ATLANTIC CITY— Opposition to gambling over the Internet is lessening in New Jersey, even though a new poll finds more people against it than for it.
The Fairleigh Dickinson University PublicMind poll released Wednesday finds 46 percent of respondents oppose the state's recent decision to legalize Internet betting, with 41 percent favoring it.
That's down significantly from just two years ago, when 67 percent of respondents to the poll said they were against Internet gambling.
Gov. Chris Christie signed an online gambling bill into law on Feb. 26. It authorizes any game currently offered at an Atlantic City casino to be offered online, although no casino has yet gotten an Internet betting operation up and running.
The law will not take effect until the state Division of Gaming Enforcement sets a start date, sometime between three and nine months after the law was signed. Casino executives have estimated it could take six months to a year to get the system up and running.
"It's possible that the growth in support for the practice is a consequence of the legislation's passage," said Krista Jenkins, the poll's director and a professor of political science at Fairleigh Dickinson University. "Voters may be accepting the inevitable, or have acquired new information that brought about a change of heart, given the heightened exposure any new legislation brings with it."
Two thirds (66 percent) of those who support Internet gambling said additional revenue for the state is the main reason they favor it. Only 10 percent cited the convenience of being able to gamble online.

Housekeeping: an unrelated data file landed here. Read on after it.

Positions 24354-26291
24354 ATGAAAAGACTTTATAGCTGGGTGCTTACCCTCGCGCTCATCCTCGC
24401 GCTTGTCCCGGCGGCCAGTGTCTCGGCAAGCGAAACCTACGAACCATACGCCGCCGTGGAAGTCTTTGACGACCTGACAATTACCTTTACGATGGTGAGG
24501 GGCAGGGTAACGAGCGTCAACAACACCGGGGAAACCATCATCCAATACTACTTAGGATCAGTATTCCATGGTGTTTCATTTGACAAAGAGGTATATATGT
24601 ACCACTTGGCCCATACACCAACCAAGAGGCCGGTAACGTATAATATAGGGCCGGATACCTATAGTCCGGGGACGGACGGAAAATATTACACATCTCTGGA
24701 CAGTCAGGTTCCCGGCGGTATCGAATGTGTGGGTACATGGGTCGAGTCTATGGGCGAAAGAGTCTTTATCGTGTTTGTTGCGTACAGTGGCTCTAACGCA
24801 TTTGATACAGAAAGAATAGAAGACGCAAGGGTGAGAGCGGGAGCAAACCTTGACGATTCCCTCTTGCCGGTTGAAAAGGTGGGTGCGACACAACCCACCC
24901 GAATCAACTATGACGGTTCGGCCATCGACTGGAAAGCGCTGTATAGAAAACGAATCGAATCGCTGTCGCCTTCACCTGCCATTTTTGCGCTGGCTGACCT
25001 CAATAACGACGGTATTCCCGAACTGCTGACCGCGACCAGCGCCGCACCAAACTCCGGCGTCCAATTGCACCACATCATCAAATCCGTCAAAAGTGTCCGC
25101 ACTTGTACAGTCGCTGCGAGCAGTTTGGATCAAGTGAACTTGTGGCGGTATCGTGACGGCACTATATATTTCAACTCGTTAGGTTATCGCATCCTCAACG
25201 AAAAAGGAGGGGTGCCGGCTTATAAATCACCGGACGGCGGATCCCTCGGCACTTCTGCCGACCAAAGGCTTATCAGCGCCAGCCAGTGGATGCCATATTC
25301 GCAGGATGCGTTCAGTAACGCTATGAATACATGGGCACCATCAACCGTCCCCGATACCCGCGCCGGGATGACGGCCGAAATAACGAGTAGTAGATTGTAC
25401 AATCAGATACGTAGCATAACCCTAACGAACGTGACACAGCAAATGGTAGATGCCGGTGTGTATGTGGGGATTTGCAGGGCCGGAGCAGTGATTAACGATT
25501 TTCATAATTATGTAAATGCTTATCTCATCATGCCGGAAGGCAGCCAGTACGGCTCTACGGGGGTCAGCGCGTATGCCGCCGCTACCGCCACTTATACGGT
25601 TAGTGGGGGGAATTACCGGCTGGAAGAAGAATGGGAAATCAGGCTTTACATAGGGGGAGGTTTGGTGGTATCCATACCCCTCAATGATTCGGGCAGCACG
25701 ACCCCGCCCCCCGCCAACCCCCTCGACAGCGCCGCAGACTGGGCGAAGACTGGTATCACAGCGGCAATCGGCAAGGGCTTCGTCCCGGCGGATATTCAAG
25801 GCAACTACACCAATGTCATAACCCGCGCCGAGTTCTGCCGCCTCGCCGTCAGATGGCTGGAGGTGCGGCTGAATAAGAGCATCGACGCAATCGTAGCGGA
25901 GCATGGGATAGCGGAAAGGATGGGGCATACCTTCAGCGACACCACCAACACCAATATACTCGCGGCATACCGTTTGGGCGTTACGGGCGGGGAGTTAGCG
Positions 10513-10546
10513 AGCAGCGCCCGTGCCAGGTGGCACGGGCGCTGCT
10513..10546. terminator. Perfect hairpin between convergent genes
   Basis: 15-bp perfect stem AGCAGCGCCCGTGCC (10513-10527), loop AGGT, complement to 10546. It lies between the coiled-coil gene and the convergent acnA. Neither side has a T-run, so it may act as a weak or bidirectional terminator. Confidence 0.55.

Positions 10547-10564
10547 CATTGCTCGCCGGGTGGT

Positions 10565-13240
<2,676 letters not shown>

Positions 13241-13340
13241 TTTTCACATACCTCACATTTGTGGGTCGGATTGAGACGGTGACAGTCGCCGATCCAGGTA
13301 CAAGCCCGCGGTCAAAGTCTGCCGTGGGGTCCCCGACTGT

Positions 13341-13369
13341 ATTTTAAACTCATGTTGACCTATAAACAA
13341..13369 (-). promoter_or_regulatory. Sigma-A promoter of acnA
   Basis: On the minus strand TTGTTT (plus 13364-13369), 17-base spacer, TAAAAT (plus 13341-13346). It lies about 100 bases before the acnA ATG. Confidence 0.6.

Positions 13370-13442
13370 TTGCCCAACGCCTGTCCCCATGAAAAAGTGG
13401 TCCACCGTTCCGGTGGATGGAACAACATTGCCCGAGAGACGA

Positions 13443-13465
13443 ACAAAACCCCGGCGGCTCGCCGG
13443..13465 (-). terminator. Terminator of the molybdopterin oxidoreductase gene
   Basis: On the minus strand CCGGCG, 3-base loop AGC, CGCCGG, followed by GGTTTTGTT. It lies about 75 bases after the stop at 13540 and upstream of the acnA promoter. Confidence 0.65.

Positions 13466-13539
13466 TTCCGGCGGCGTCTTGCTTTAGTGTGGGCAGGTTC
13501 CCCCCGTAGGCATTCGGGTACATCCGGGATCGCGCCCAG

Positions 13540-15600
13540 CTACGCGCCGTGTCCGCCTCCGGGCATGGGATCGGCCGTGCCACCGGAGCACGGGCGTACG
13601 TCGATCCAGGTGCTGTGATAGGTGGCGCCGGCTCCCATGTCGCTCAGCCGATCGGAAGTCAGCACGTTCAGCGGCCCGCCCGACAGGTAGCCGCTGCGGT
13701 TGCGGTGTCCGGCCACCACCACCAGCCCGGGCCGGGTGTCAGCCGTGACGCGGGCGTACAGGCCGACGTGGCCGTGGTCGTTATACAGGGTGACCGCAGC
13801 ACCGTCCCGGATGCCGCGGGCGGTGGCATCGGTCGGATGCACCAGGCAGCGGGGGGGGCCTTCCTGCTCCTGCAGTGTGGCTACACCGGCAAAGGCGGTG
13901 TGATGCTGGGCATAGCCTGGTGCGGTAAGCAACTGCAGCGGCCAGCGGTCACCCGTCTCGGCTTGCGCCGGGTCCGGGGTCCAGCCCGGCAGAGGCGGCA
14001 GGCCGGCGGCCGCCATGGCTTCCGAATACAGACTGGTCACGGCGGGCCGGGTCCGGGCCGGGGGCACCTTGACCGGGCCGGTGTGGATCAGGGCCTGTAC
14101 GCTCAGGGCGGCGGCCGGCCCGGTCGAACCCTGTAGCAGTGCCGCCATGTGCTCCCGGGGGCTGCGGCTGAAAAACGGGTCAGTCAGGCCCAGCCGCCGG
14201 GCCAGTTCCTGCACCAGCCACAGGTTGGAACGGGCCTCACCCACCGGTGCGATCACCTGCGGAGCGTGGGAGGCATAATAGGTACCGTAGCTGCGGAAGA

Those who oppose Internet gambling are clearly worried about potentially harmful effects it could have on society.
A third (33 percent) believes families and children will be hurt by caregivers who engage in compulsive gambling, and half are about evenly divided between those who say online gambling will make it too easy to gamble (26 percent) and those who are opposed to gambling in all forms (24 percent).
Among all respondents to the poll, nearly three-quarters (73 percent) of those who said they visited a casino in the last 12 months did so in Atlantic City, rather than going to Pennsylvania, Connecticut, New York, or Las Vegas.
The poll also found that most respondents say individual states are better equipped than the federal government to decide if they should be allowed to offer legal sports betting. New Jersey recently lost a federal court battle to overturn a federal law restricting sports betting to four states that met a 1991 deadline to approve it: Nevada, Delaware, Oregon and Montana.
New Jersey officials are appealing that ruling, and Christie says he's willing to take it to the U.S. Supreme Court if need be.
"Right now, only a handful of states are permitted to allow legalized sports betting, and New Jersey is not one of them," Jenkins said. "New Jersey voters clearly see this as an example of federal overreach into state sovereignty. In a rare moment of agreement, voters of both parties agree the federal government should stay out of the matter and let New Jersey have its spoils."
The poll also asked respondents about commonly raised objections to sports betting; 60 percent said there is a likelihood that legal betting on college sports teams will corrupt college athletic programs, but only 42 percent felt that way about professional sports games. And 57 percent said legalized sports betting is likely to increase compulsive gambling and hurt individuals and families.
The statewide poll of 702 registered voters was conducted by telephone with both landline and cell phones from March 4-10. It has a margin of error of plus or minus 3.7 percentage points.